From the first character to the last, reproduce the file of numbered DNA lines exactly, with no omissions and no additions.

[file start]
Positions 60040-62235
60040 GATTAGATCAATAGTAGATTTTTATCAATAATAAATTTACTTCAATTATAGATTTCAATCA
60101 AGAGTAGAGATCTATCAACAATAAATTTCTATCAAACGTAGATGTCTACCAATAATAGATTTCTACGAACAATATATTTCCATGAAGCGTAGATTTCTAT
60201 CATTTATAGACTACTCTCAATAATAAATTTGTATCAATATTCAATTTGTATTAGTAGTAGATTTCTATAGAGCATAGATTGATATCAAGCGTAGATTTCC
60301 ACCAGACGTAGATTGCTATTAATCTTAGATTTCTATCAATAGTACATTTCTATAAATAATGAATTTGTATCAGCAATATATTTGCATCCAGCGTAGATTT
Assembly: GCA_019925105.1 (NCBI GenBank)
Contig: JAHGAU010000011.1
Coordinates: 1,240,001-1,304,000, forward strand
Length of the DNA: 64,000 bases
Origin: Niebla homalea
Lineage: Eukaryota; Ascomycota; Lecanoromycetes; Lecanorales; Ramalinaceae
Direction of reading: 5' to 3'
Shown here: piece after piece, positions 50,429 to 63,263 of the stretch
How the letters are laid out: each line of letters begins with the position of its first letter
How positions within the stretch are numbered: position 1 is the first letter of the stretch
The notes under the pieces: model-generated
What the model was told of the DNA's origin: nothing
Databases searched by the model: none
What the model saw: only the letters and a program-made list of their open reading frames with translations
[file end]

Positions 60040-62235
60040 GATTAGATCAATAGTAGATTTTTATCAATAATAAATTTACTTCAATTATAGATTTCAATCA
60101 AGAGTAGAGATCTATCAACAATAAATTTCTATCAAACGTAGATGTCTACCAATAATAGATTTCTACGAACAATATATTTCCATGAAGCGTAGATTTCTAT
60201 CATTTATAGACTACTCTCAATAATAAATTTGTATCAATATTCAATTTGTATTAGTAGTAGATTTCTATAGAGCATAGATTGATATCAAGCGTAGATTTCC
60301 ACCAGACGTAGATTGCTATTAATCTTAGATTTCTATCAATAGTACATTTCTATAAATAATGAATTTGTATCAGCAATATATTTGCATCCAGCGTAGATTT
Assembly: GCA_019925105.1 (NCBI GenBank)
Contig: JAHGAU010000011.1
Coordinates: 1,240,001-1,304,000, forward strand
Length of the DNA: 64,000 bases
Origin: Niebla homalea
Lineage: Eukaryota; Ascomycota; Lecanoromycetes; Lecanorales; Ramalinaceae
Direction of reading: 5' to 3'
Shown here: piece after piece, positions 50,429 to 63,263 of the stretch
How the letters are laid out: each line of letters begins with the position of its first letter
How positions within the stretch are numbered: position 1 is the first letter of the stretch
The notes under the pieces: model-generated
What the model was told of the DNA's origin: nothing
Databases searched by the model: none
What the model saw: only the letters and a program-made list of their open reading frames with translations